As an Igorot says it: Undiscriminating those discriminated-A A +A
Tuesday, July 31, 2012
AS THE month-long celebration of CAR’s silver foundation anniversary neared to an end, the Igorotlandia or Kaigorotan in its 25 years of existence never ceased instead became steadfast in bannering its identity as part of the Filipino society.
I would like to open with my poem dedicated to every proud and resilient Igorot. It goes this way:
‘Ika ng iba’y taong- bundok ako
Gusgusing indiyong ‘di respetado
Oo, kaso ako ngayo’y edukado
Reklamo ng iba'y may buntot daw ako
O, Diyos ko! Hindi ‘yan totoo
‘Tselaks ka lang! Bahag itong suot ko!
Tawagin ba namang kanibal ninuno ko
Oo ba. Gusto mo’ng mapugutan ng ulo?
Resbak ko nama’y noon lang ‘yon totoo
Oto-uto ka! Ika’y naniwalang ako’y maligno
Grabe! Sabihin ba namang ‘di ako tao
Isaisip mo, nabubuhay din ang tulad ko!
Noon, tanong mo’y nasa’n buntot mo?
Nasa’king harap, gusto mo hawakan ‘kako?
Ngayon, tanong mo’y Igorot ka ‘noh?
‘Ika ko, purong Igorot kaya kausap mo
Sabi mo’t pinagpipilitan pa ri’y Igorot ay Ita!
Giit ko nama’y iba! Bastos kang nagbabalita!
This poem’s content rooted in the 20th century but the 21st century must put an end to belittling statements towards Igorot tribe such as the following:
“The fact remains that the Igorot is not Filipino, and we are not related”, this was written by Carlos P. Romulo in his book Mother America published in 1943.
“Tao po ako, hindi po ako Igorot (I am human, not an Igorot)”, this was blurted out by Filipina actress Candy Pangilinan way back in 2009 during a pre-Mother’s Day show at SM Baguio.
And the most recent and major, major cases of cyberbullying of the model, MC Albano, and the Italy-based OFW, Louie Garcia, whether they are offenders or victims, it once more astir the air with heightened issues of ethnic prejudices and discrimination after almost three silent years.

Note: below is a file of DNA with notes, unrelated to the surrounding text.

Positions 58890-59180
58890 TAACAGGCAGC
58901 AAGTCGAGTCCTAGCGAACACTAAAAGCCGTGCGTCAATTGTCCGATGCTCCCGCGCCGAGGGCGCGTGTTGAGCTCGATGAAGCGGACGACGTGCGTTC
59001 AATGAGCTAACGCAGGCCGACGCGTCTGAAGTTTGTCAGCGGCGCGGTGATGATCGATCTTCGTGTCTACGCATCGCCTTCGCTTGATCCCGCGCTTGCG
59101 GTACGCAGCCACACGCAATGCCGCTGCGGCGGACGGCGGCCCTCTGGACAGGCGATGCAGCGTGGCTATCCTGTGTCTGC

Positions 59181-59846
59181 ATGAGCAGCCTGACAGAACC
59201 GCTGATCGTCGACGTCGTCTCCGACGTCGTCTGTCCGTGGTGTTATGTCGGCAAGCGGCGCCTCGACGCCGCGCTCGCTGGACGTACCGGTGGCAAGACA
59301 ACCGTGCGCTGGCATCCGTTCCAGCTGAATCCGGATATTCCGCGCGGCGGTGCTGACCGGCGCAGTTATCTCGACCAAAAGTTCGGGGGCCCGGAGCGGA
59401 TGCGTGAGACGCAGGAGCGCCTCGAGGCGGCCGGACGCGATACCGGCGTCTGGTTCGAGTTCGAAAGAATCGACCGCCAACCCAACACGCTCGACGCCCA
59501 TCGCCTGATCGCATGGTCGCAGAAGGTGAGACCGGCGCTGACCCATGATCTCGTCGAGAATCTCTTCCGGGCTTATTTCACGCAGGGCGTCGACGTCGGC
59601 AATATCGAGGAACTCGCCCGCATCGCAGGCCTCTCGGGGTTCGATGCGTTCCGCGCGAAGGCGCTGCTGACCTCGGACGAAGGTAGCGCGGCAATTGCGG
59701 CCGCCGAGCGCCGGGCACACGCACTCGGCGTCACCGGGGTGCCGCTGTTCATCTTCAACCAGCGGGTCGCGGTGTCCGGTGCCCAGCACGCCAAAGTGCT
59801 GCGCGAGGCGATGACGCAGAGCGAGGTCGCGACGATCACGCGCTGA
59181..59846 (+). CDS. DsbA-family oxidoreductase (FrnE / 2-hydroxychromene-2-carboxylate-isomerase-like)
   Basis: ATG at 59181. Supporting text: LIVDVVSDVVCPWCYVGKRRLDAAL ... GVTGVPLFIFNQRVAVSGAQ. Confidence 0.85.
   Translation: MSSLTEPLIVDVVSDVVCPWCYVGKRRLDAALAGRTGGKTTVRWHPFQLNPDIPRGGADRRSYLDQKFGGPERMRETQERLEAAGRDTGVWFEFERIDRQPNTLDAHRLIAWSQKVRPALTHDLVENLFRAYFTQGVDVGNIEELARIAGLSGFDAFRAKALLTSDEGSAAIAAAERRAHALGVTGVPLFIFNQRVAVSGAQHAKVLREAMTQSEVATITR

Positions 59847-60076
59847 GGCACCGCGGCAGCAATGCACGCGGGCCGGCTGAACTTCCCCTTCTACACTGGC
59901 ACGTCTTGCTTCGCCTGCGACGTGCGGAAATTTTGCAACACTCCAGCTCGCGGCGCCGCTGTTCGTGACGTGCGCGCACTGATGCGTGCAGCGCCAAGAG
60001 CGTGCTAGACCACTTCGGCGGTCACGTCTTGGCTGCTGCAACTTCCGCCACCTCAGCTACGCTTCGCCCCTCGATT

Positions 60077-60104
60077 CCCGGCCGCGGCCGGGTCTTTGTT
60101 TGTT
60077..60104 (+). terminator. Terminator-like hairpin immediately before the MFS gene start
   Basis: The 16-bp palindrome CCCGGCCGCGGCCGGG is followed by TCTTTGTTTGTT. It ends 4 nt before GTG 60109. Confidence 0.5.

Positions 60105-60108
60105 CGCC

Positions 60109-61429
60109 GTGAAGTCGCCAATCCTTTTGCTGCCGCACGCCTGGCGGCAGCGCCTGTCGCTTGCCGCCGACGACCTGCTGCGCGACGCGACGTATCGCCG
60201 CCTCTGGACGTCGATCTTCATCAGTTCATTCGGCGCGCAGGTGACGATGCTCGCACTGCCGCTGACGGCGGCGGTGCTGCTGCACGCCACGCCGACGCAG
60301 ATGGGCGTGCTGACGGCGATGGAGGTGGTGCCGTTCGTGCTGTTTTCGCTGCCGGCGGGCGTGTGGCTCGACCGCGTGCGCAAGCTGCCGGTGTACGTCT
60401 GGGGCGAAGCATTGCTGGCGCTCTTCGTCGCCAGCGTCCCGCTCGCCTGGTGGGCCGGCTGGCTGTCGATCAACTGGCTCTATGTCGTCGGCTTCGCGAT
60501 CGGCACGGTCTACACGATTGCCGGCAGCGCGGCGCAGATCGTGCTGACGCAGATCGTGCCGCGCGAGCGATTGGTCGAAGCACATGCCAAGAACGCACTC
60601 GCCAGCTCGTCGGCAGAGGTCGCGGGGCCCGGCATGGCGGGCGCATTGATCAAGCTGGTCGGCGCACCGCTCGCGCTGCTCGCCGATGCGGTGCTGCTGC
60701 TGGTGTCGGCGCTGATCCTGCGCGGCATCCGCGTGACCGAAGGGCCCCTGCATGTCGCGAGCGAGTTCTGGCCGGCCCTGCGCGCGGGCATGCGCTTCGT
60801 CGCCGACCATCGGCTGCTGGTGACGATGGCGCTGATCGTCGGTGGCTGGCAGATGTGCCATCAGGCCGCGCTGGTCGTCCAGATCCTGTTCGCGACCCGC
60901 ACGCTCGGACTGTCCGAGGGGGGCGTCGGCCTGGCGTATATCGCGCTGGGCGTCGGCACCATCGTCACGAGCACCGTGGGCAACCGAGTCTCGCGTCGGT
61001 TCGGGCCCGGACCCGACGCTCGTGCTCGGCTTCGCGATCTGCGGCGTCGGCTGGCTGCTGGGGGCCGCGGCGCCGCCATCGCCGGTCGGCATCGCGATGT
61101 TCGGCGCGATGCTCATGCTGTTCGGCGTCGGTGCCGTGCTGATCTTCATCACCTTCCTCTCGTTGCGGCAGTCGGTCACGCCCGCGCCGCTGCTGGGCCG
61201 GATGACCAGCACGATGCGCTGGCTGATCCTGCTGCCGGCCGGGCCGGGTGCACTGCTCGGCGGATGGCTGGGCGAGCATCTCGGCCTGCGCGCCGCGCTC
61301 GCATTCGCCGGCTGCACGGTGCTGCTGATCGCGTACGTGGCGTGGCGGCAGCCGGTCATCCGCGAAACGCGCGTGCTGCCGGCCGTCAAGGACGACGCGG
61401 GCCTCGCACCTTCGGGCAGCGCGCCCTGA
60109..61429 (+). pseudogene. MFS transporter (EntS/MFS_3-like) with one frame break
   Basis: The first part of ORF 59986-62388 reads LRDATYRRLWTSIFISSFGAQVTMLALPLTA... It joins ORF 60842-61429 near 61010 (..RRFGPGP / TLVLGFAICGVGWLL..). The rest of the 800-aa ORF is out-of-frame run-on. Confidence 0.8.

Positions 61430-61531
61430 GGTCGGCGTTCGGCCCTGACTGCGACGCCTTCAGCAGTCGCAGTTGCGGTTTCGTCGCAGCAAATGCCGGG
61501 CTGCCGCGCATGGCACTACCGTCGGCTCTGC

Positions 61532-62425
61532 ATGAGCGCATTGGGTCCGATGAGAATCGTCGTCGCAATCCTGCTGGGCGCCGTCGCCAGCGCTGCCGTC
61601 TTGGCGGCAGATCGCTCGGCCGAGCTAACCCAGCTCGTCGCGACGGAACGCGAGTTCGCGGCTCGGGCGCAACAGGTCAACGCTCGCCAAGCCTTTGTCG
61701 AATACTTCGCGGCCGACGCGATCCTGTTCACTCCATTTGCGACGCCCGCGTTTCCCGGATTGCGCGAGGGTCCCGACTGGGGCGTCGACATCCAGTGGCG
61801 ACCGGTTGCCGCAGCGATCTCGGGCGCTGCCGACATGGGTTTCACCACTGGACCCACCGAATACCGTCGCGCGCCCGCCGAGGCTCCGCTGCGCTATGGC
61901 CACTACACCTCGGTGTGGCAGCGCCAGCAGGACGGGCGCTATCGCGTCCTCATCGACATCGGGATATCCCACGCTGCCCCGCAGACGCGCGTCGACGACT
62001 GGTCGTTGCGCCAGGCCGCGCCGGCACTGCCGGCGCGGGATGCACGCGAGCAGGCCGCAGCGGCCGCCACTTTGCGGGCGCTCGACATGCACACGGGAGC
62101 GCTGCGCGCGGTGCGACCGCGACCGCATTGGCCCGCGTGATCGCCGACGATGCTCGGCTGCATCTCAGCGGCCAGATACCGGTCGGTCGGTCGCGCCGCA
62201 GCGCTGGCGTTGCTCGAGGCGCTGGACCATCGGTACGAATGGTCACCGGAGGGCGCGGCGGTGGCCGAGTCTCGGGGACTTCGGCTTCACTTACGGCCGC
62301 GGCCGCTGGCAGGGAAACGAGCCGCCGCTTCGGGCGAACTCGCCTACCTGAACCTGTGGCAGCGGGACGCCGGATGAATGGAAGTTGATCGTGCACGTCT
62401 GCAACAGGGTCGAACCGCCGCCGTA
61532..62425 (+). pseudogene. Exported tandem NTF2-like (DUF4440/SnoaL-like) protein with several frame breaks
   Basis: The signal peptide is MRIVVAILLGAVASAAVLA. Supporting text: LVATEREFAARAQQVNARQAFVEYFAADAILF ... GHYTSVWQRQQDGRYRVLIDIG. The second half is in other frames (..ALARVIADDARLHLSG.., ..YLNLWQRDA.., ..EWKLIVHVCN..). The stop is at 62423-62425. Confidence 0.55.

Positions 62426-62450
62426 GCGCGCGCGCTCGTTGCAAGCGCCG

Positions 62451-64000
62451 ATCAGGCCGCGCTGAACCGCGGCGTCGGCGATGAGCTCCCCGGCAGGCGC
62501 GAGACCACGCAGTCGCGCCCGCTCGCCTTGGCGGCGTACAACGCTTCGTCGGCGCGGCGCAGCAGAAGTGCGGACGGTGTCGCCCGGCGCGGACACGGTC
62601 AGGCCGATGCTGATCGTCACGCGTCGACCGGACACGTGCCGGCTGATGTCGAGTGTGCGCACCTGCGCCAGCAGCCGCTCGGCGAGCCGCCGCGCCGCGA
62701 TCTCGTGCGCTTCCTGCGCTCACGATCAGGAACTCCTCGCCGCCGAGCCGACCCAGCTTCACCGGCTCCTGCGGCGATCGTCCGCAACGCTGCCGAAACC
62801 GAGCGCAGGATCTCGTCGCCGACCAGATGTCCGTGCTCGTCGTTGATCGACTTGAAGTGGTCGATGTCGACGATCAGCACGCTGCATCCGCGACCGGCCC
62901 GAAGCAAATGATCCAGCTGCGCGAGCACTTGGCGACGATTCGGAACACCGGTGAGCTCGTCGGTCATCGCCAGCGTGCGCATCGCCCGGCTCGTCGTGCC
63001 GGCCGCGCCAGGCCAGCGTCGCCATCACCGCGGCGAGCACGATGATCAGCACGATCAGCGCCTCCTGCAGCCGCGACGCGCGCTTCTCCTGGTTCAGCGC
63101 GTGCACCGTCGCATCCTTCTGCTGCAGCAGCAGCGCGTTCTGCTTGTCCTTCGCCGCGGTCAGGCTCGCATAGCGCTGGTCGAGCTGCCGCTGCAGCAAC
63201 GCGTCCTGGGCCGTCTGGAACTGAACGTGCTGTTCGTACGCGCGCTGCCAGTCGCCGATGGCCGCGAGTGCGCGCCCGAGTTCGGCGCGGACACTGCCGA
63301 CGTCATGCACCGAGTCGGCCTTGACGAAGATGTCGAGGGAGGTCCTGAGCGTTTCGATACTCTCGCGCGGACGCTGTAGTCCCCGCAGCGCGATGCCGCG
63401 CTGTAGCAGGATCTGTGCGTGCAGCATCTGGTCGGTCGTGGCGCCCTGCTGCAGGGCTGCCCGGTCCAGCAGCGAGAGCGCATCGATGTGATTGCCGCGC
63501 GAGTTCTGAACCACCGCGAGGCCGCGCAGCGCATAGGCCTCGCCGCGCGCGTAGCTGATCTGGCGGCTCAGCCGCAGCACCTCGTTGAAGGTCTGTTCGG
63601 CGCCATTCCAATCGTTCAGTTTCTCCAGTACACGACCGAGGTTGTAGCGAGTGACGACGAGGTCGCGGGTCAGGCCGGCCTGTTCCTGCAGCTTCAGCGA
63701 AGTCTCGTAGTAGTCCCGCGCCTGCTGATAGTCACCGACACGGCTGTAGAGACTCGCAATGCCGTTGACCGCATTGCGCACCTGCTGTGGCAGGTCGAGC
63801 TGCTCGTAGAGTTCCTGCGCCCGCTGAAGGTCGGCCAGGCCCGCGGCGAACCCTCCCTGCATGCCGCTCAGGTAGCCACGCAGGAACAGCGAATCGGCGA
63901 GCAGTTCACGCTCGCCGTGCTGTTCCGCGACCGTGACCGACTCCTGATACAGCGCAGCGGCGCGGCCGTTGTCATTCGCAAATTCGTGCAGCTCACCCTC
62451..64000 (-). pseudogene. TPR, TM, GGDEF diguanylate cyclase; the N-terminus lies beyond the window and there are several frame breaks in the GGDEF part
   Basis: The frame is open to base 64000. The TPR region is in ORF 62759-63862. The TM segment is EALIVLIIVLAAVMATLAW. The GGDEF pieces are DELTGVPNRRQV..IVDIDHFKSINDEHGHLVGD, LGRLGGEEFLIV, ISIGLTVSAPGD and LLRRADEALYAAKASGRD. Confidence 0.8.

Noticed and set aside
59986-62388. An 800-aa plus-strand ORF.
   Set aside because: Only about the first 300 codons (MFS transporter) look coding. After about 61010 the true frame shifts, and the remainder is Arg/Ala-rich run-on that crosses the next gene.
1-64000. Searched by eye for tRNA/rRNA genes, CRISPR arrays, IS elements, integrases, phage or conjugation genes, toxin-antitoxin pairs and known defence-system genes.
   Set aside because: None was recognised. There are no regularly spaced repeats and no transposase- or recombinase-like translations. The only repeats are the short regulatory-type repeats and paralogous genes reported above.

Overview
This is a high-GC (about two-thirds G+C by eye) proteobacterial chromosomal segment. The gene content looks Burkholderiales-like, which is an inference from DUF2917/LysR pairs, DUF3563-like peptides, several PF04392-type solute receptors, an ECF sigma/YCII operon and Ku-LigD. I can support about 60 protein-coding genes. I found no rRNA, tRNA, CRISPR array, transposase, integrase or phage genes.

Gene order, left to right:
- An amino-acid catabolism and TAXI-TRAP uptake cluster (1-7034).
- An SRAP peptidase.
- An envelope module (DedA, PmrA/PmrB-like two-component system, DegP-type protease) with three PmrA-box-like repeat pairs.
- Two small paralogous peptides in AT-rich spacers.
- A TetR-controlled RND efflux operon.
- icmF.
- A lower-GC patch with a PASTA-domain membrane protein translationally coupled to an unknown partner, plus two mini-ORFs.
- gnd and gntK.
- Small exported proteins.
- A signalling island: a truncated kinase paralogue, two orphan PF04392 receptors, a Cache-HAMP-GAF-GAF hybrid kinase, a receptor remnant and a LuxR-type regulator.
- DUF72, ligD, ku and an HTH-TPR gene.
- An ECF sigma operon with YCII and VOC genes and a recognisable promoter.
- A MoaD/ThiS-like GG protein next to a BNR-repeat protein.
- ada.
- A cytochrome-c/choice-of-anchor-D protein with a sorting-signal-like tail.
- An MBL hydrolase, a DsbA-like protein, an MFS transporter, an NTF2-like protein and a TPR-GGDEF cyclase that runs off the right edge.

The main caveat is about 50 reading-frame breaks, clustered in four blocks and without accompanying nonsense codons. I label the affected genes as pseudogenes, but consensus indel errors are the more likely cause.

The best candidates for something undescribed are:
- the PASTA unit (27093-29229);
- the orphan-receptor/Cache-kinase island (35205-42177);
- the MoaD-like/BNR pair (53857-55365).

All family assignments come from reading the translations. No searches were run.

The word “Igorot” is said to be originally “Igolot” which means “I-gulod” (taga gulod o bundok), pertaining to ‘unhispanised’ and tribal people from the mountains. But because of the Igorot ancestors’ resistance to colonizers before, they were dubbed as uncivilized people. Until today’s generation, being an Igorot bares negative connotations attached to it such as filthy, poor, uneducated, cannibal, has a tail, and other nasty ignorant comments. Nowadays, just hearing the term “Igorot” still invokes images of "savageness" of headhunting and "primitiveness" to the general public. Some may be true but more of these were wrong assumptions and prejudgments that became ingrained in the national consciousness with the aid of careless media and other neglectful educational system.
We, Igorots, neither by lineage nor blood but by heart and mind, together in unity, make this identity discrimination into an opportunity, not an opportunity to self-justify and bark on one’s misinformation, but rather an opportunity to cure others’ ignorance through proper educating and informing.
I believe that tolerance and mutual respect for each other’s ethnicities is what every Filipino must exemplify to eradicate local racism not only among primary ethnolinguistic groups of the country but even among minority ethnic groups in the Cordilleras.
With this year’s Cordi Day theme “CAR at 25: Looking back with pride, moving forward with hope”, every Igorot must have a deeper appreciation of the historical processes that fashioned and nurtured the Cordillerans’ ethnic identity. We should not be ashamed of what have transpired in the past resulting to never-ending racist acts against us. Let not our present bury the past, or better yet, let us learn from the past and move on with positive conviction that we are accepted in our own social community because we belong.
For it is more fun in the Philippines to have an Igorot intelligentsia. A toast to every purpose- driven Igorot!
Happy 25th birthday Cordillera Administrative Region! Viva Igorotlandia! Matagu-tago ka! (Rhe-Ann Ngayaan)
Published in the Sun.Star Baguio newspaper on July 31, 2012.